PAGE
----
School of Medicine Publications and Presentations
Investigation of Precise Molecular Mechanistic Action of Tobacco-Associated Carcinogen ‘NNK’ Induced Carcinogenesis: A System Biology Approach
Cancer is the second deadliest disease listed by the WHO. One of the major causes of cancer disease is tobacco and consumption possibly due to its main component, 4-(methylnitrosamino)-1-(3-pyridyl)-1-butanone (NNK). A plethora of studies have been conducted in the past aiming to decipher the association of NNK with other diseases. However, it is strongly linked with cancer development. Despite these studies, a clear molecular mechanism and the impact of NNK on various system-level networks is not known. In the present study, system biology tools were employed to understand the key regulatory mechanisms and the perturbations that will happen in the cellular processes due to NNK. To investigate the system level influence of the carcinogen, NNK rewired protein–protein interaction network (PPIN) was generated from 544 reported proteins drawn out from 1317 articles retrieved from PubMed. The noise was removed from PPIN by the method of modulation. Gene ontology (GO) enrichment was performed on the seed proteins extracted from various modules to find the most affected pathways by the genes/proteins. For the modulation, Molecular COmplex DEtection (MCODE) was used to generate 19 modules containing 115 seed proteins. Further, scrutiny of the targeted biomolecules was done by the graph theory and molecular docking. GO enrichment analysis revealed that mostly cell cycle regulatory proteins were affected by NNK.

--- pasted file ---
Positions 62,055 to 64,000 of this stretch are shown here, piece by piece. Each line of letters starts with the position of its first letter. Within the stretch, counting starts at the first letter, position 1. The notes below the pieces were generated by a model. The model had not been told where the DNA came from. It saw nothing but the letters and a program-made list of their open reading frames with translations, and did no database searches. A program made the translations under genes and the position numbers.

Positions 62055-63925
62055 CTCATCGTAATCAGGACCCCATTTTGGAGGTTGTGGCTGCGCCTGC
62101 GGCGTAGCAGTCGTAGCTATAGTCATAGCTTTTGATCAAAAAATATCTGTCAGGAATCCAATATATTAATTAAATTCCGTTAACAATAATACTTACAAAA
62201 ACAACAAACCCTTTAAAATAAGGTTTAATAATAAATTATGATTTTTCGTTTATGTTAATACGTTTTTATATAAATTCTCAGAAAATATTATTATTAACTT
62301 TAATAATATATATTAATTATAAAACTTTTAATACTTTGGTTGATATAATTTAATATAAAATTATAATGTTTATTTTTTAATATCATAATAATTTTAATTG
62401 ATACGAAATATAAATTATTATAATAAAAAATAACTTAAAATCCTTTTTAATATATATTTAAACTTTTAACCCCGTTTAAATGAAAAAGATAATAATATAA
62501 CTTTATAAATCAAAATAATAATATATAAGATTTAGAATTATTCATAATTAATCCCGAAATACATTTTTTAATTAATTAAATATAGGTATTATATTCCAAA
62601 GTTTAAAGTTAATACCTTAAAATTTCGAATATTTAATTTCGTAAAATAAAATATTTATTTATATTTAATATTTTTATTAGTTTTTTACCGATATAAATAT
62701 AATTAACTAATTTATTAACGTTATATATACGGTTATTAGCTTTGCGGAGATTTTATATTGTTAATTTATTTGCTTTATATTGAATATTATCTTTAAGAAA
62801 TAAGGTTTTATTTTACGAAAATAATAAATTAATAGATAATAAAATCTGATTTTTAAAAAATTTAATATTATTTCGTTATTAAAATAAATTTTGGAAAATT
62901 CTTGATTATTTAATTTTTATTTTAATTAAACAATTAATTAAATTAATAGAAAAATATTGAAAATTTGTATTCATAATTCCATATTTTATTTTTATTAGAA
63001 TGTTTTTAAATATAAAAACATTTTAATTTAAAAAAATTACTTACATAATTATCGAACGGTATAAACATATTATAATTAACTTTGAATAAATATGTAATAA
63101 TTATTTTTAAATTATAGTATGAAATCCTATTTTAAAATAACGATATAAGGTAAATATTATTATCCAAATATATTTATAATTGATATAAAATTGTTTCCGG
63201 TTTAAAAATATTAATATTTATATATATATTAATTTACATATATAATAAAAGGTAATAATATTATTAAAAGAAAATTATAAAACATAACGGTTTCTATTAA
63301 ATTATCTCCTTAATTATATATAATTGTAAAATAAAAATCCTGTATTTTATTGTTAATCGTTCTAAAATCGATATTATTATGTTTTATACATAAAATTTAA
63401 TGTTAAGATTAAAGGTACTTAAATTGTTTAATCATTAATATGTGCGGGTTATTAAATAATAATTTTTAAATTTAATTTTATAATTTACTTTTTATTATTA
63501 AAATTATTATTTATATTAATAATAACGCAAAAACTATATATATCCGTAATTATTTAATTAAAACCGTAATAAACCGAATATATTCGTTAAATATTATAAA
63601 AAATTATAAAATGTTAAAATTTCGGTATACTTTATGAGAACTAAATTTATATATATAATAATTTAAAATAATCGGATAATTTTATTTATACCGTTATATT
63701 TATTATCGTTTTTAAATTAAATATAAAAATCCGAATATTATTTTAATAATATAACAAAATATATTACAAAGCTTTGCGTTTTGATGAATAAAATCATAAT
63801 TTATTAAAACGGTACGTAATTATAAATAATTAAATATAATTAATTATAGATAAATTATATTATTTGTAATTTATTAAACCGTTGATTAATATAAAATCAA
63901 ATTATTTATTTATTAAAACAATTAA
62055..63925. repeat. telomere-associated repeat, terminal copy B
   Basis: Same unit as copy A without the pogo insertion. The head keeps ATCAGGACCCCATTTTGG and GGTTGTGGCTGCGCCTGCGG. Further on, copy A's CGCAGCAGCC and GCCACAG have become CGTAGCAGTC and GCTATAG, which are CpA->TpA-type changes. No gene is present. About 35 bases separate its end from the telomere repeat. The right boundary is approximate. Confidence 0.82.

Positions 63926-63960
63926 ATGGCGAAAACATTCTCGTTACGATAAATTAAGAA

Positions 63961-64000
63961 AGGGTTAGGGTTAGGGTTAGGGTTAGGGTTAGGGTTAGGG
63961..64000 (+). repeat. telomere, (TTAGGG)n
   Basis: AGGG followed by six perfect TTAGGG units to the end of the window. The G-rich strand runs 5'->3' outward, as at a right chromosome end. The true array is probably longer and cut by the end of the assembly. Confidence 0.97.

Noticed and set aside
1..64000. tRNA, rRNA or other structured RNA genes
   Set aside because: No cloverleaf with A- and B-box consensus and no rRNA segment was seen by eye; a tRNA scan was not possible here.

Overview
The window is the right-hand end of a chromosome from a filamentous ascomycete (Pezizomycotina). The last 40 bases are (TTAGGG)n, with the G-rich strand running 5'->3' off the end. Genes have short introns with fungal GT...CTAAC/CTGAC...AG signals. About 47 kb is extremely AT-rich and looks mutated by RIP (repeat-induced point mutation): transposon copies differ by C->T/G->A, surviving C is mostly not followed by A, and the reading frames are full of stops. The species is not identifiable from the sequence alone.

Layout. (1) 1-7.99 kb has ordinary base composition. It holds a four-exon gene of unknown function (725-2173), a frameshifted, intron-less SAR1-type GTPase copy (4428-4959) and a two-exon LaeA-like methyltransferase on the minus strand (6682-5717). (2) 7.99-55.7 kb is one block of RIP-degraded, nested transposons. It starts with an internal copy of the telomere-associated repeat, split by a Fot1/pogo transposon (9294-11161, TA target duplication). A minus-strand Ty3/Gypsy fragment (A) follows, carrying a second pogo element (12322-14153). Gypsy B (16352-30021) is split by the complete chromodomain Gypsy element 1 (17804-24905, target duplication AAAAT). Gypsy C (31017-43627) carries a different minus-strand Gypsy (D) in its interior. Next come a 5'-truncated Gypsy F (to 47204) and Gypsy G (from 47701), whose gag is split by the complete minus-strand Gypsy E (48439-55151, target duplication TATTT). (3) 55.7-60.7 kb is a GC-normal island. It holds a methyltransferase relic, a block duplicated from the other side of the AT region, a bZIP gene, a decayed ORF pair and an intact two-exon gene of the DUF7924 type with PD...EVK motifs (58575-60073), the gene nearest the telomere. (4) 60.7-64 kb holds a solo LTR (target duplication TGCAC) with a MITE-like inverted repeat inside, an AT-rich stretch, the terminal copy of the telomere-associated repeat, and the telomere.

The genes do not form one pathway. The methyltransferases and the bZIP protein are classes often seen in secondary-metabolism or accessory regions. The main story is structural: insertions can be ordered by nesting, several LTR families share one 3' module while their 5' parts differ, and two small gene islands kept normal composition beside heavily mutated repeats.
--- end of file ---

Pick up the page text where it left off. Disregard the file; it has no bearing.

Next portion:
Anukriti, Dhasmana, A., Uniyal, S., Somvanshi, P., Bhardwaj, U., Gupta, M., Haque, S., Lohani, M., Kumar, D., Ruokolainen, J., & Kesari, K. K. (2019). Investigation of Precise Molecular Mechanistic Action of Tobacco-Associated Carcinogen ‘NNK’ Induced Carcinogenesis: A System Biology Approach. Genes, 10(8). https://doi.org/10.3390/genes10080564
Creative Commons License
This work is licensed under a Creative Commons Attribution 4.0 International License.
Immunology and Microbiology